First, the Pentagon is a massive organization, requiring great management experience from its leader to be effective. The CIA is also a large organization, which Panetta has led for over two years without incident. Having been through the same progression, Gates must feel comfortable with Panetta's management ability.

But for Obama and Gates, the most critical preparation Panetta has received is his acquired knowledge about the external security challenges the United States will face in the years ahead. The CIA's paramilitary activities in Afghanistan, its relations with Pakistan's intelligence service, and the CIA drone program over North Waziristan have undoubtedly consumed much of Panetta's time. But his briefing books have also included the growth of China's missile and naval forces, the development of Iran's nuclear and missile forces, the growing role of militarized drug cartels in Latin America, and many other threats.

The defense secretary's most important job is to make sure that the country's military forces are prepared for future challenges. The first step in achieving that mission is to understand what those will be. The CIA has its version of what those challenges are, which are now inside Panetta's head. Gates seems comfortable with that.

Does Panetta have a grand strategy?

At an April 21 press conference at the Pentagon, Gates attempted to establish the ground rules for the latest review of defense spending. Responding to Obama's call to find an additional $400 billion of savings from security spending over the next 12 years, Gates insisted that this latest budget exercise result in a presentation of risks and consequences to Obama. Gates explained:

So what I hope to do is frame this in a way that says, if you want to cut this number of dollars, here are the consequences for force structure. Here are your choices in terms of capabilities that will be reduced or investments that are not made. And here are the consequences of this.

This is about -- this needs to be a process that is driven by the analysis, and where it is about risk management with respect to future national security threats and challenges, as well as missions that our elected officials decide we should not have to perform or shouldn't -- can't perform anymore because we don't have the resources.

I want to frame those choices, because the easy thing for everybody is to just do a broad percentage cut, because then there are no evident consequences. And what I want to do is frame this in a way the consequences and the risks are identified so people can make well- thought-out decisions."

Gates is hoping that Obama's call for cuts turns into a serious debate about U.S. grand strategy. Formulating such a strategy implies defining objectives, assessing available resources, setting priorities, and accepting the risks and consequences for those objectives. Although a seemingly logical process, recent presidents have shied away from performing such an exercise and for good reasons. Gates, the most experienced hand in Washington, knows this. But with his departure from the Pentagon now set for June 30, Gates won't be around to guide the strategy project he believes is so important. That task will fall to his presumed successor, Leon Panetta, whose views on grand strategy still remain a mystery.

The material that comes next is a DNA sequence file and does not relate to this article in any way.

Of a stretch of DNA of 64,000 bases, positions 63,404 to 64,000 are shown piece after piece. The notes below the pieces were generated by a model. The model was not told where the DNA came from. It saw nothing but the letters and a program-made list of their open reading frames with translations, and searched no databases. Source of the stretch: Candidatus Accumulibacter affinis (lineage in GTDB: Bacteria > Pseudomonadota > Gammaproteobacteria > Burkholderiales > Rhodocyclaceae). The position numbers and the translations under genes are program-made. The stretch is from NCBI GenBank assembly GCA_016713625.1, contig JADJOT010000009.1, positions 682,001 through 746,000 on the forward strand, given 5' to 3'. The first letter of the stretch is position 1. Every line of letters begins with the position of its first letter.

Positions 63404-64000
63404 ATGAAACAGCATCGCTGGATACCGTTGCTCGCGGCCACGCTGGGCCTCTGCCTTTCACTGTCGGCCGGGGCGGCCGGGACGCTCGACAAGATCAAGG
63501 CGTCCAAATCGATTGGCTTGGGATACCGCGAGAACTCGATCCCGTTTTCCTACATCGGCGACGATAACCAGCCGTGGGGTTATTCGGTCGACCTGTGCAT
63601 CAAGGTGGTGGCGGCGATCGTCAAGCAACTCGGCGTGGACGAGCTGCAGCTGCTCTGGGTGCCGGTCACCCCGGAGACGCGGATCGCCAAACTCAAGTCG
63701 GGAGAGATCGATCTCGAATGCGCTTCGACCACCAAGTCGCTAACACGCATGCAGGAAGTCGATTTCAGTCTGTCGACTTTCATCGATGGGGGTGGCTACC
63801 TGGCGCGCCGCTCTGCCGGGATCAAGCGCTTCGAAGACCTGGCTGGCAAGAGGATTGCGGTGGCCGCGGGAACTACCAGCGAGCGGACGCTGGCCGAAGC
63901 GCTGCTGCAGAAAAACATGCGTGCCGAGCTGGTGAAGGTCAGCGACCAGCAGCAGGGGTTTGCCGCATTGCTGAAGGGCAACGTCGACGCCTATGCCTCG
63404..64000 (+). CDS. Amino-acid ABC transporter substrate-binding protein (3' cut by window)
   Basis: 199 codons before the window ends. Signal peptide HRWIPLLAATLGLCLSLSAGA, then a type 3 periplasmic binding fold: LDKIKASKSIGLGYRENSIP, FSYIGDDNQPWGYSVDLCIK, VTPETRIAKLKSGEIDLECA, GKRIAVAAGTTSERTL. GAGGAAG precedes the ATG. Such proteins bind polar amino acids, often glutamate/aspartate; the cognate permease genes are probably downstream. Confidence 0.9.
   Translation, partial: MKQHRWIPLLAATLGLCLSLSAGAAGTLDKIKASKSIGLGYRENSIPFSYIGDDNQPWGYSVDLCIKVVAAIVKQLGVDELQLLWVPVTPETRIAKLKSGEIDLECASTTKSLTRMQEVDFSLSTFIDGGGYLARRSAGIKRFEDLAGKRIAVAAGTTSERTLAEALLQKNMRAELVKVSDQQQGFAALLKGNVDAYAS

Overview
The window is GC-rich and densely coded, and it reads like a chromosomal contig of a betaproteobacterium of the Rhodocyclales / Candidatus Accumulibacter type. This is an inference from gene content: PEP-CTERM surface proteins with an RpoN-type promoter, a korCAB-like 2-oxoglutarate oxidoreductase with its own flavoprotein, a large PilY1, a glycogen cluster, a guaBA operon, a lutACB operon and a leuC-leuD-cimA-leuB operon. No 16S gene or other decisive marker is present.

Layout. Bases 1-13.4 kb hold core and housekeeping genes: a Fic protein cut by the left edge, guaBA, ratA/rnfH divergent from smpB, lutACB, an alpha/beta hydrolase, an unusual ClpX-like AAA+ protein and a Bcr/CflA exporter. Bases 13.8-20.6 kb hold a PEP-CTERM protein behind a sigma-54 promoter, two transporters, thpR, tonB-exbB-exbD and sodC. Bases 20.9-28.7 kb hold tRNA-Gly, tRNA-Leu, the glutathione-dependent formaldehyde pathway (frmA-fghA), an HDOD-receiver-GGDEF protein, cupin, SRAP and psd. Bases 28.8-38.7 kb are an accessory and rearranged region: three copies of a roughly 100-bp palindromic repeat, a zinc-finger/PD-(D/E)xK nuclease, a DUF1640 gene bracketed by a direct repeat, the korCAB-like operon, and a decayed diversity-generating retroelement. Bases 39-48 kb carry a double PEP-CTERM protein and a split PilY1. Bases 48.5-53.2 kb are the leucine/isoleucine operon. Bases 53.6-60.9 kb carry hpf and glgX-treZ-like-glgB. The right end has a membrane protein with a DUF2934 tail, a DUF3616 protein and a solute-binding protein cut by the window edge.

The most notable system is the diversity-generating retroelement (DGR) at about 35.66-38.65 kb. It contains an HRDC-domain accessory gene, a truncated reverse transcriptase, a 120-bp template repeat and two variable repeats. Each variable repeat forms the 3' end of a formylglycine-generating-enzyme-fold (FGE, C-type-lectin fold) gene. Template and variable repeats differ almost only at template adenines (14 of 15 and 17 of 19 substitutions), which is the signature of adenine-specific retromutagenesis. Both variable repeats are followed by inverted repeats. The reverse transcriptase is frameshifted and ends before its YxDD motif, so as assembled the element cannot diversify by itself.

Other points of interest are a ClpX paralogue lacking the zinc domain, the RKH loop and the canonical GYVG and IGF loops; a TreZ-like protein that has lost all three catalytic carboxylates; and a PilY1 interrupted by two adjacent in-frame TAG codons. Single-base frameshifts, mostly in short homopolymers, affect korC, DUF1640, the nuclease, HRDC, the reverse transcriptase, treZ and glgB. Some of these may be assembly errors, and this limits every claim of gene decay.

Hasn't the Obama administration, like its predecessors, already produced some elegant grand strategy documents? Last year, the administration published its National Security Strategy. The Pentagon produced its own Quadrennial Defense Review. These documents richly describe ambitions and aspirations. But they are nearly silent about the limitations under which U.S. policymakers must increasingly function. And this means that these documents avoid the hard-headed analysis decision-makers under constraints must face, namely setting priorities, taking risks, accepting consequences, and ultimately cutting adrift goals -- and partners -- that cannot be supported.

If Obama and his Office of Management and Budget are serious about additional defense cuts, Gates wants the risks and consequences out in the open. Setting priorities and accepting limits means announcing that some allies and friends still merit protection while others don't. Previous presidents have never been explicit about such line-drawing, a crucial result of grand strategy formulation; to do so would undermine the clout of U.S. diplomacy. More broadly, openly declaring explicit limits on security missions the United States will and will not perform would imply forfeiting influence over events in some areas, something U.S. policymakers since World War II have consistently declined to do. They have concluded that the best way to maximize diplomatic influence and maneuvering room is to be vague and leave the impression that all goals and all friends matter equally.

But as the Pentagon's dollars grow short, such a strategy will increasingly rely on bluff. When the interagency process, for logical reasons, resists making strategic choices, Gates's nightmare -- equal budget cuts across the existing force, leaving all capabilities hollowed out -- will be the default option.

Gates believes that a substantive national debate on strategy, risk, and consequences will educate the public and, he hopes, minimize the chop the Pentagon will receive. He is now counting on his hand-picked successor Panetta, a CIA director fully briefed on the world's security challenges, to wisely manage this latest security review. But where Panetta stands on grand strategy remains to be seen.

Alex Wong/Getty Images